Age should not be the only factor taken into consideration when choosing future prime ministers ("Future PMs should take office at a younger age" by Mr Aaron Ang Chin Guan; last Saturday).
There are many other more important and compelling criteria to be considered holistically.
To be an effective prime minister, a certain degree of maturity is inevitable, and that can only come with age.
But age should not end up as a straitjacket when selecting future prime ministers.
Mr Ang cited how Singapore's prime ministers had been taking office at successively older ages.
Founding prime minister Lee Kuan Yew took office at 35, Mr Goh Chok Tong at 49 and Prime Minister Lee Hsien Loong at 52.
But the political climate was very different when Mr Lee Kuan Yew took office in 1959.
Singapore was a newly self-governing state. The late Mr Lee had no time for training in key ministries or as deputy prime minister, as his successors did. He had to quickly take charge.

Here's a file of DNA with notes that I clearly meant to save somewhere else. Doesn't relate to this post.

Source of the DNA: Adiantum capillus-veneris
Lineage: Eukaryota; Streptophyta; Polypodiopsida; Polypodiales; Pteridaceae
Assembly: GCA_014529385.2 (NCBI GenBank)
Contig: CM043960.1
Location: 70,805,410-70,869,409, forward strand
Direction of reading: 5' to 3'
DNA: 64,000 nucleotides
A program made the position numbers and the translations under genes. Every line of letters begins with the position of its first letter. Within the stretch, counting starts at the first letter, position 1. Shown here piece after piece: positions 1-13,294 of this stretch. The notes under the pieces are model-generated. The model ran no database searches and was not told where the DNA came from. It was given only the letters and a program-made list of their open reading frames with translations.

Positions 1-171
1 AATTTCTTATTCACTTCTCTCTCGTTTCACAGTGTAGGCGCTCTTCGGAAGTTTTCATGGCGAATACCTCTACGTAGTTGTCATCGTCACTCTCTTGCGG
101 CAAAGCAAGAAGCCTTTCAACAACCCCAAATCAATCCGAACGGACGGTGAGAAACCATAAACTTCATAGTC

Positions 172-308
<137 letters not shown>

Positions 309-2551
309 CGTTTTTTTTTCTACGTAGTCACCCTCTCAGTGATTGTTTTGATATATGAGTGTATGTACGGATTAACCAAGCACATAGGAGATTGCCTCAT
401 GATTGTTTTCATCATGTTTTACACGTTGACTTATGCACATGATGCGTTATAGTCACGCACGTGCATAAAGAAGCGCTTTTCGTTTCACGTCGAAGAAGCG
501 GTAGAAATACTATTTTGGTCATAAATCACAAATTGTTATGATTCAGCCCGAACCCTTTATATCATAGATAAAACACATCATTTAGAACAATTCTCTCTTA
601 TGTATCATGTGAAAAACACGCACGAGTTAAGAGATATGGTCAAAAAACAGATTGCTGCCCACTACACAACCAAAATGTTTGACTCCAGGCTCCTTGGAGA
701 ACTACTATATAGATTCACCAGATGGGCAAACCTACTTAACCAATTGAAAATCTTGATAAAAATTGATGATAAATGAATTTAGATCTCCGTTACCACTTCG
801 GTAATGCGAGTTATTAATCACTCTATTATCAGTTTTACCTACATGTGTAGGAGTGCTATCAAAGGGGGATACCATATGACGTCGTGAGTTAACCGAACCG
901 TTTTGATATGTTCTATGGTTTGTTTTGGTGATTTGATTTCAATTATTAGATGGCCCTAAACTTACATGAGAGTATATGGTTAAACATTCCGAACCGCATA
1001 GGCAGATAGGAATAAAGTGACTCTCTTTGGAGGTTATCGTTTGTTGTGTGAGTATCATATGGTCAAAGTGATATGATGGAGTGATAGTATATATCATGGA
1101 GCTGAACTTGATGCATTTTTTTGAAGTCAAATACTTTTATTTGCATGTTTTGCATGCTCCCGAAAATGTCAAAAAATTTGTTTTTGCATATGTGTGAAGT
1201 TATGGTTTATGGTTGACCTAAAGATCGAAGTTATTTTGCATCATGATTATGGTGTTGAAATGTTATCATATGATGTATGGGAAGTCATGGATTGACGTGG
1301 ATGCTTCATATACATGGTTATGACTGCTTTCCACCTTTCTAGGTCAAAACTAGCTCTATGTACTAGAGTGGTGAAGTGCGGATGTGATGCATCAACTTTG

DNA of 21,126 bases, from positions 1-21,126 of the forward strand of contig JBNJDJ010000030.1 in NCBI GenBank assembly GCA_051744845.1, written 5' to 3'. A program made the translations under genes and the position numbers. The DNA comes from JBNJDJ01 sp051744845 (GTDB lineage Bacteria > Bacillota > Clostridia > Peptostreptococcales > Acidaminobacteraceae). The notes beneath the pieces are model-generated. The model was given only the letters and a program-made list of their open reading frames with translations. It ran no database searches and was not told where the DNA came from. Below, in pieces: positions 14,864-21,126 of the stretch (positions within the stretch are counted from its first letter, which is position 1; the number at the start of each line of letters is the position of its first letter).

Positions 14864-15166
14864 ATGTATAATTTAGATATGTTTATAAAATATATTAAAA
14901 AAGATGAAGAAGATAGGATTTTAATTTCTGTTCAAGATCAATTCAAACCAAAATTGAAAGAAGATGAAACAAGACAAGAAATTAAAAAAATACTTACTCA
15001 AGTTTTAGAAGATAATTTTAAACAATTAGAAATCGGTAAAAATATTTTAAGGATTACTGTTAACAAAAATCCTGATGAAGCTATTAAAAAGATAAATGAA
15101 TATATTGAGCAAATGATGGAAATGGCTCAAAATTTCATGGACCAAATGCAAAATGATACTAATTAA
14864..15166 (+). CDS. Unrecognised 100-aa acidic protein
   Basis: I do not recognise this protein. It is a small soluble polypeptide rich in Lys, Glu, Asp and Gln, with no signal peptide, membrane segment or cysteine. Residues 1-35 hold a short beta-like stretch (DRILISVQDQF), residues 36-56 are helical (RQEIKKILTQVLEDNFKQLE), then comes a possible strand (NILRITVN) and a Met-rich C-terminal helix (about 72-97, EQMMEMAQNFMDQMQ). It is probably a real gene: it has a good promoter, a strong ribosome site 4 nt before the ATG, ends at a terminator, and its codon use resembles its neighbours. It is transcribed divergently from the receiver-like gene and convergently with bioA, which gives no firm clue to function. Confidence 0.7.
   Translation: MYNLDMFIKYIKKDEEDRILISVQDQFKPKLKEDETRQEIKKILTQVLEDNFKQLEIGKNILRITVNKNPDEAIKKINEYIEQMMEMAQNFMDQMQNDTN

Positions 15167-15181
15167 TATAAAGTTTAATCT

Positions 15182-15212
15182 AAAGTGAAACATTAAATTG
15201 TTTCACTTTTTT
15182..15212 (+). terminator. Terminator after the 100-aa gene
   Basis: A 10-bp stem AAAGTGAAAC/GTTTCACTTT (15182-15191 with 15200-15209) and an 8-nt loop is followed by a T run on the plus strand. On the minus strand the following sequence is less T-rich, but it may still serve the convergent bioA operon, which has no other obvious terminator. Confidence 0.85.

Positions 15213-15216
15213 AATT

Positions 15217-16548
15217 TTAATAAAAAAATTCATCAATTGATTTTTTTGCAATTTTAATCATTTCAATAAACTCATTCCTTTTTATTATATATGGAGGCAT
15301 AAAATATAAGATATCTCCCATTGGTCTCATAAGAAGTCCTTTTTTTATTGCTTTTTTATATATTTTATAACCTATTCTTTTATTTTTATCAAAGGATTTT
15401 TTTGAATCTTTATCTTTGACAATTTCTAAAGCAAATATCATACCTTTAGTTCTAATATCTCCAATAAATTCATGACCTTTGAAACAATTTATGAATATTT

The late Mr Lee was selected as prime minister for his leadership qualities, rather than his age.
His successors, however, had the luxury of exposure in different key posts, including as deputy prime minister, before becoming prime minister.
Singapore had become prosperous and stable by then to allow such training.
And such exposure and training have to continue for future prime ministers.
The rotation of ministers with prime-minister potential in various ministries cannot be dispensed with.
This also allows the potential candidate to be assessed by his colleagues, who will ultimately be the ones to select the leader among them.